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Thread: "Design intent of the ball"

  1. #1
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    Default "Design intent of the ball"

    "Design intent of the ball" I'm not sure where I'm going with this, This feels like Rob's bailiwick.

    I was reading a post from a player who was complaining that they felt their ball was a touch too over/under on the shots they were on. So he hit it with a 4000 pad and took the shine off. (Note:The ball was the standard 1500-grit Polished OOB surface)

    Well he didn't like it for a unspecified reason, I'm guessing from what he says later that it probably evened it out (which to me would have been the point of sanding in the first place to help with the over/under.) and it wasn't recovering from the outside like it did before.

    So he put it back to 1500-grit polished, Now he liked it better! So he said that removing the OOB shine defeated the "Design intent of the ball".

    That phrase "Design intent of the ball" just struck me, I usually only see that comment in staffer posts.

    I guess it made me think of that whole idea a lot of players have, that you can't change the factory OOB surface. The company put "THAT" surface on the ball, it's the best one you can't change it.

    I guess I'm also wondering how many players might think when they see the phrase "Design intent of the ball" , That they think I can't change anything that goes against the companies "Design intent of the ball".

    Like the company designed ball "A" with this surface, to react this way, for X condition, So that means I can't try changing layouts and surface to get a different reaction and try it on condition "Y".
    Last edited by bowl1820; 02-14-2020 at 10:56 AM.

    Right handed Stroker, high track ,about 13 degree axis tilt. PAP is located 5 9/16” over 1 3/4” up.Speed ave. about 14 mph at the pins. Medium rev’s.High Game 300, High series 798

    "Adjust too soon and maybe ruin one frame, adjust too late and ruin a game."

  2. #2

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    It would seem that ball manufacturers would design their balls and place a surface on it so that it would appeal to the majority of bowlers. Lately I've paid some attention to Ron Hickland and what he's used as a guideline to what a normal player might have for ball speed, tilt and axis rotation, pin to PAP, etc.
    Once I played around a bit with surface adjustments on various balls I have, I found that some of the balls I bought came to life for me after modifications from box surface. The balls didn't make them my favorites necessarily for the house shots I play on normally, but the balls were at least usable and could be relied upon to do fairly well rather than dump them in the garbage.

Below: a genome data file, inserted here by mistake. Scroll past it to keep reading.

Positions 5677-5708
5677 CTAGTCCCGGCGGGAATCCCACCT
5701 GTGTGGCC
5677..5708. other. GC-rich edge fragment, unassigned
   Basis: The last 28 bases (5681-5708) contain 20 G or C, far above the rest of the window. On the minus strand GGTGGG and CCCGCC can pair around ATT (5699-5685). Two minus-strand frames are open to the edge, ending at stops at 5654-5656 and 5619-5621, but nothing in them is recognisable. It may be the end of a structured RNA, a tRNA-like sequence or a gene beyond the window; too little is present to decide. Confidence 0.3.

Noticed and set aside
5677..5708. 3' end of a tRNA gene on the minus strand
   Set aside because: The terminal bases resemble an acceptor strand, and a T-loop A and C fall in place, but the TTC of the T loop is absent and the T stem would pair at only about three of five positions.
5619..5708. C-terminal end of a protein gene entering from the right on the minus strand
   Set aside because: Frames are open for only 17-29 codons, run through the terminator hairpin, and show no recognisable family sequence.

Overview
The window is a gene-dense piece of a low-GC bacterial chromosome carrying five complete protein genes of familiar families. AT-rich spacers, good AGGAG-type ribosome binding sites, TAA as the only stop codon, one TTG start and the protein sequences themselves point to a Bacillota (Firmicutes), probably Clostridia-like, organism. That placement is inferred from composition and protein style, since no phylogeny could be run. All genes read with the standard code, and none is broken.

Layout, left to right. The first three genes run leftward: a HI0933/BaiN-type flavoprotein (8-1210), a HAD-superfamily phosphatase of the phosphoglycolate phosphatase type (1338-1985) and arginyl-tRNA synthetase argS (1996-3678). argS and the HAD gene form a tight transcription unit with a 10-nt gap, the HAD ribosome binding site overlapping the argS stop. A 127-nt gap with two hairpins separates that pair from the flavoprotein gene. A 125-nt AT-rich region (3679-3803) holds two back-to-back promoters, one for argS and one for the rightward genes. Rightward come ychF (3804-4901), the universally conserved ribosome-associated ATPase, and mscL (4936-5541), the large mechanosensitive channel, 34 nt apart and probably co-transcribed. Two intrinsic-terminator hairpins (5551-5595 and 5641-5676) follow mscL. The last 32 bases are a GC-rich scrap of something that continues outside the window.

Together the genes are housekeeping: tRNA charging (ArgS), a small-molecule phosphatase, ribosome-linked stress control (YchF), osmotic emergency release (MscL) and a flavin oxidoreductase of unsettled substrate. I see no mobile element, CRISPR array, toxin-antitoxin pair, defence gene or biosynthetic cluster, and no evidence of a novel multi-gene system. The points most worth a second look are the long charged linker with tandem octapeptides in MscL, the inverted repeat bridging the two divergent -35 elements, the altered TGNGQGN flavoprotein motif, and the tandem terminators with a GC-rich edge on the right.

If a ball doesn't begin to slow down a bit somewhere around 30 to 40 feet down the lane, I won't like the reaction I'm getting and know that a rougher surface is needed or at least the shine has to come off that ball. If the ball begins to make a move earlier than that, I'll realize that a smoother surface is probably necessary or perhaps some Clean n'Dull or polish should be used on that ball.

  3. #3

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    Wow, talk about serendipity! I just logged on to create a thread called "Do you suffer from MBS?" MBS is Magic Ball Syndrome.

    It's ironic that after writing countless articles about understanding bowling balls for BTM, I now see how bowlers have selectively adopted a philosophy of using multiple bowling balls to overcome particular lane conditions without learning the prerequisite facts about the balls themselves. Not changing the surface of a ball is just one aspect of MBS. For years I, as well as countless other bowling writers, have advocated changing the surface of the ball for the simple reason that once the ball is drilled, it's the only one aspect of the four things that create a particular ball reaction that can be easily changed. The core is what it is. The cover material is what it is. Once it's drilled, the position of the core is what it is. The surface can be easily changed. At one point I wrote an article based on a review of a years worth of BTM ball reviews. I found that 60% of the reviewers needed to change the surface of the ball to get it to work the best for them. djp1080 is absolutely correct that the OOB finish is nothing more than a best guess as to what will appeal to the most potential buyers. It's a Marketing decision, not a technical one.

    Anyway, my decision for posting my thread on MBS is based on two recent experiences with bowlers I know. First is a league bowler who brings eight bowling balls to league every week. Despite the fact that he is now able to migrate left with ease, he still feels the need of bringing all these bowling balls with him. I even tried pointing out that to use all eight, he would have only four frames per ball in a three game set to "find a shot." I guess he just brings them for security. Secondly I know a league bowler who freely admits that he is uncomfortable moving left, yet he buys only high end, low RG balls that his ball driller tells him that he drilled them to "go long."

    Okay, now I feel better!

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    Design intent of the ball, that's a first. I spend a lot of time on the Radical Facebook group and Mo Pinel the ball designer for Radical has come out and said many times, he doesn't like polish on balling balls. They only reason they have polish on any of their balls is for marketing purposes. Shiny balls look better on the shelf. Mo also will suggest surfaces changes so I guess if anyone can go against the "design intent of the ball" it would be the ball designer. =P